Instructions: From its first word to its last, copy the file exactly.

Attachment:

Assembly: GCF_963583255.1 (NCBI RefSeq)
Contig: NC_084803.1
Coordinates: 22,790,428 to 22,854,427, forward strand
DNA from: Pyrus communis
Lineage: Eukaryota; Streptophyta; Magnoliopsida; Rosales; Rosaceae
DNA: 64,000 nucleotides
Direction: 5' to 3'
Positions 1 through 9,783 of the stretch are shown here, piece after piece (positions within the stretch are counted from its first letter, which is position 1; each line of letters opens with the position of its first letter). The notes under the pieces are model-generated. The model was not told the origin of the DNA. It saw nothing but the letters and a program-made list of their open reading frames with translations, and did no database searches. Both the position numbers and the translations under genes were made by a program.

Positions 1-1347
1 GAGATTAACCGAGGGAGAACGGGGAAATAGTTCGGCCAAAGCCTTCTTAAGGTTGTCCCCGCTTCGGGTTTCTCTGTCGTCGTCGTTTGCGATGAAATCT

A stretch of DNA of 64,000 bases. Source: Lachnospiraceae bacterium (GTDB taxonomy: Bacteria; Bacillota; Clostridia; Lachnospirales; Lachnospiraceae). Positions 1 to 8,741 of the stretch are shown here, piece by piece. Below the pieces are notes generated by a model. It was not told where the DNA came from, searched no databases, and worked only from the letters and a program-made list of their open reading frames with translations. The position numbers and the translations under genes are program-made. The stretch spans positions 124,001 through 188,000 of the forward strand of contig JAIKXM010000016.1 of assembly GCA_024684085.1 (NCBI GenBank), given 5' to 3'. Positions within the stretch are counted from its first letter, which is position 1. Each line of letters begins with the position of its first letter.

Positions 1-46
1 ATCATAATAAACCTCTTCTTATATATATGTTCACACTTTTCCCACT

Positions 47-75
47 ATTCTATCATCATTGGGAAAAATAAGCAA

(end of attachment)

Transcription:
Assembly: GCF_963583255.1 (NCBI RefSeq)
Contig: NC_084803.1
Coordinates: 22,790,428 to 22,854,427, forward strand
DNA from: Pyrus communis
Lineage: Eukaryota; Streptophyta; Magnoliopsida; Rosales; Rosaceae
DNA: 64,000 nucleotides
Direction: 5' to 3'
Positions 1 through 9,783 of the stretch are shown here, piece after piece (positions within the stretch are counted from its first letter, which is position 1; each line of letters opens with the position of its first letter). The notes under the pieces are model-generated. The model was not told the origin of the DNA. It saw nothing but the letters and a program-made list of their open reading frames with translations, and did no database searches. Both the position numbers and the translations under genes were made by a program.

Positions 1-1347
1 GAGATTAACCGAGGGAGAACGGGGAAATAGTTCGGCCAAAGCCTTCTTAAGGTTGTCCCCGCTTCGGGTTTCTCTGTCGTCGTCGTTTGCGATGAAATCT

A stretch of DNA of 64,000 bases. Source: Lachnospiraceae bacterium (GTDB taxonomy: Bacteria; Bacillota; Clostridia; Lachnospirales; Lachnospiraceae). Positions 1 to 8,741 of the stretch are shown here, piece by piece. Below the pieces are notes generated by a model. It was not told where the DNA came from, searched no databases, and worked only from the letters and a program-made list of their open reading frames with translations. The position numbers and the translations under genes are program-made. The stretch spans positions 124,001 through 188,000 of the forward strand of contig JAIKXM010000016.1 of assembly GCA_024684085.1 (NCBI GenBank), given 5' to 3'. Positions within the stretch are counted from its first letter, which is position 1. Each line of letters begins with the position of its first letter.

Positions 1-46
1 ATCATAATAAACCTCTTCTTATATATATGTTCACACTTTTCCCACT

Positions 47-75
47 ATTCTATCATCATTGGGAAAAATAAGCAA